UK government ministers are to consider plans for a database of electronic information holding details of every phone call and e-mail sent in the UK, it has emerged. The plans, reported in the Times, are at an early stage and may be included in the draft Communications Bill later this year, the Home Office confirmed.
A Home Office spokesman said the data was a "crucial tool" for protecting national security and preventing crime. The Home Office spokesman added: "The Communications Data Bill will help ensure that crucial capabilities in the use of communications data for counter-terrorism and investigation of crime continue to be available."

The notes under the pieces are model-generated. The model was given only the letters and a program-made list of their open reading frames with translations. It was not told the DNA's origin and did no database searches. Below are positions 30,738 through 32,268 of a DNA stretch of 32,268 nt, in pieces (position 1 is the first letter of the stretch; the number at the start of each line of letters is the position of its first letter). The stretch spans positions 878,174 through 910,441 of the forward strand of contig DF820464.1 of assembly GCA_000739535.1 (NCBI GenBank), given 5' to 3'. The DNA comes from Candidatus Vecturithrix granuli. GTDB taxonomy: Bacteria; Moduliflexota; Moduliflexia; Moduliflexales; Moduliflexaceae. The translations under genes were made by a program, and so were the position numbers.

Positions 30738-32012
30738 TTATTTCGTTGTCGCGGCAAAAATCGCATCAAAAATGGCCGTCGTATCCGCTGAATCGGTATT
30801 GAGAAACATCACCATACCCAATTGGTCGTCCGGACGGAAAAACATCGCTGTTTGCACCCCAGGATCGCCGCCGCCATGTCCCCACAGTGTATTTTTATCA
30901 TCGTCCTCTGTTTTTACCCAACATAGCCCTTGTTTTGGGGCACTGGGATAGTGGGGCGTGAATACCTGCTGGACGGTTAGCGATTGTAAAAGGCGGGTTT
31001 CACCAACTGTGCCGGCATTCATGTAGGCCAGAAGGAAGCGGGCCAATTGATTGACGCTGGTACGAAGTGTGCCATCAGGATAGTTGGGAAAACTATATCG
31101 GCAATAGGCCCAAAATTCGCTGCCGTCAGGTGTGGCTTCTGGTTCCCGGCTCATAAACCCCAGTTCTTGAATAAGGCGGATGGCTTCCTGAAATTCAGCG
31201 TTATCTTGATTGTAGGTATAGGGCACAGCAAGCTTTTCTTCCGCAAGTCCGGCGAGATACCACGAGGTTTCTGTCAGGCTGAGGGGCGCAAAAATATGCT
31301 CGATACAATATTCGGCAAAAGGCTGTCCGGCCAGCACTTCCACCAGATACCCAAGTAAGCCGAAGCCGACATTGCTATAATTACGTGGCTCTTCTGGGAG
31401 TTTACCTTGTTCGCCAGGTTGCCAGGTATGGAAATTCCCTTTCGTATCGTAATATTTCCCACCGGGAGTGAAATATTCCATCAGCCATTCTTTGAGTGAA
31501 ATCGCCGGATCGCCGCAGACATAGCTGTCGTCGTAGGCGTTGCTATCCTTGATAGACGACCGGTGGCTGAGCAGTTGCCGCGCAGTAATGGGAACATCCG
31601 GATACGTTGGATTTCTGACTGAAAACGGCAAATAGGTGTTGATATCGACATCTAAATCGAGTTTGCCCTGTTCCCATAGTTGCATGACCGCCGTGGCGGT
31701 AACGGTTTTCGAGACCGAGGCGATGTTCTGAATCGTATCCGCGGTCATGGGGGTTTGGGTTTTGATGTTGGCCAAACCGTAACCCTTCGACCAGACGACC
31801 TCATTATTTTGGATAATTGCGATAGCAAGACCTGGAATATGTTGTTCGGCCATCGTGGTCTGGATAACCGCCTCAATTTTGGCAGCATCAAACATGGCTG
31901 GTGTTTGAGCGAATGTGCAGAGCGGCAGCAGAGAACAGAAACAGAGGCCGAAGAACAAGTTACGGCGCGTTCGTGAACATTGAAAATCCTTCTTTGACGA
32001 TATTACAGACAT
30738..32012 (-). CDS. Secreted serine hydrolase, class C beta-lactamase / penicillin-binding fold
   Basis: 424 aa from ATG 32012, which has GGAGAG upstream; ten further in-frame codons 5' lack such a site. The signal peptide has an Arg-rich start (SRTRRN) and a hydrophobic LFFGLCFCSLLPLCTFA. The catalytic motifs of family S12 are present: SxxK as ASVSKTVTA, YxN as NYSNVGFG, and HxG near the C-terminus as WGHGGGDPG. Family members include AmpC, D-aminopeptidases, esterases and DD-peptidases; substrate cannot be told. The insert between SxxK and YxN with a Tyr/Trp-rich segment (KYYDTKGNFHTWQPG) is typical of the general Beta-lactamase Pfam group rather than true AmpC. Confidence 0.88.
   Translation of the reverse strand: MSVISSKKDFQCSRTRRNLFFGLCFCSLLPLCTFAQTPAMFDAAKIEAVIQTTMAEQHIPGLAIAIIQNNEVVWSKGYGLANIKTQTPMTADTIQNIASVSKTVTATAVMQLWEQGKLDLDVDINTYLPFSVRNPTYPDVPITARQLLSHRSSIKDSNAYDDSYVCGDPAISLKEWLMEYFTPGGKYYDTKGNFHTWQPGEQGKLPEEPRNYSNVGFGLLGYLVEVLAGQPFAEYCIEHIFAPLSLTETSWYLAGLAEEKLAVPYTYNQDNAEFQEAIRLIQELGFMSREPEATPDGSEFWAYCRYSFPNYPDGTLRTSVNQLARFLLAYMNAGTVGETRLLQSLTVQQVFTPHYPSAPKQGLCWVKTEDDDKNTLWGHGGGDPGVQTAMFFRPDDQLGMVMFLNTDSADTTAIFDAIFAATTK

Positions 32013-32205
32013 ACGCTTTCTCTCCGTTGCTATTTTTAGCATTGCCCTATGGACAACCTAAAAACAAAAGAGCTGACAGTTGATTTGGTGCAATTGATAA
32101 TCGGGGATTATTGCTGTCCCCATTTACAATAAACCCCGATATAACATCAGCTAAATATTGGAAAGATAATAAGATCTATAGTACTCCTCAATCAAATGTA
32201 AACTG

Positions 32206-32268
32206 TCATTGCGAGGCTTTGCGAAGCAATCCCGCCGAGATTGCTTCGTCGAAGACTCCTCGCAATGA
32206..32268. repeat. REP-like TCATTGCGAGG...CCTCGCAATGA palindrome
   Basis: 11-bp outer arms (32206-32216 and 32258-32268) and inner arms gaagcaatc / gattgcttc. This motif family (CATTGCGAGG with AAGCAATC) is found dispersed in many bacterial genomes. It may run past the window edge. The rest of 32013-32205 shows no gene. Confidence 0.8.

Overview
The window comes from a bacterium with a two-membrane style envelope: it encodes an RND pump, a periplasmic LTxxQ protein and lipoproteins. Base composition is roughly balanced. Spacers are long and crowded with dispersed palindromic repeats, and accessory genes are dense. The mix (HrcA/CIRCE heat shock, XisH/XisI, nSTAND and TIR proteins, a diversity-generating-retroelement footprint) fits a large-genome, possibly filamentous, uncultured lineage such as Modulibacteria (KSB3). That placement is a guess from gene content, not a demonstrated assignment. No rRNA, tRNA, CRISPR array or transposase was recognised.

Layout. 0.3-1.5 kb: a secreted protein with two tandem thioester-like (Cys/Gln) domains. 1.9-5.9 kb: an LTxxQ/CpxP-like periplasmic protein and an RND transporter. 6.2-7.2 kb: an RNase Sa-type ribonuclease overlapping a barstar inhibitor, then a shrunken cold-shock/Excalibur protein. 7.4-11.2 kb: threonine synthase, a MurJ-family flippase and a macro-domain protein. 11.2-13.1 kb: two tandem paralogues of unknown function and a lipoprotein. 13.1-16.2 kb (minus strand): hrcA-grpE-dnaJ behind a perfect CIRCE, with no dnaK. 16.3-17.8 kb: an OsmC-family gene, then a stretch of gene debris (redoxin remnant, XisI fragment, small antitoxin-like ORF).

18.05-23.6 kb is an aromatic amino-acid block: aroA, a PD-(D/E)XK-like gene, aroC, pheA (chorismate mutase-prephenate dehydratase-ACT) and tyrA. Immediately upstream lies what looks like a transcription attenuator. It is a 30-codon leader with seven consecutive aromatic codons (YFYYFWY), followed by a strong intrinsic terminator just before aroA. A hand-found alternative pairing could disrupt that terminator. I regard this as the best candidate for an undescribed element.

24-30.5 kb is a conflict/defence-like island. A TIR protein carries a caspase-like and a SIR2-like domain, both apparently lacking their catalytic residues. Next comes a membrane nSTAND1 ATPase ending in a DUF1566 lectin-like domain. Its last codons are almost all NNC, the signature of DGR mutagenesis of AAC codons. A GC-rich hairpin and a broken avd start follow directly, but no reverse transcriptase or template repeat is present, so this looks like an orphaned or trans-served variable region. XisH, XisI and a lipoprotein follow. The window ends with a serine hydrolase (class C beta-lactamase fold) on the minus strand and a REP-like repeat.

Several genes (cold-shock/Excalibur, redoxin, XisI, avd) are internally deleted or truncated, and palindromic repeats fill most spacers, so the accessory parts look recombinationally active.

However, the UK privacy watchdog is concerned about this development and Jonathan Bamford, Assistant Information Commissioner said: "We have warned before that we are sleepwalking into a surveillance society. Holding large collections of data is always risky; the more data that is collected and stored, the bigger the problem when the data is lost, traded or stolen. Defeating crime and terrorism is of the utmost importance, but we are not aware of any pressing need to justify the government itself holding this sort of data. If there is a problem with the current arrangements, we stand ready to advise on how they can be improved, rather than creating an additional system to house all records".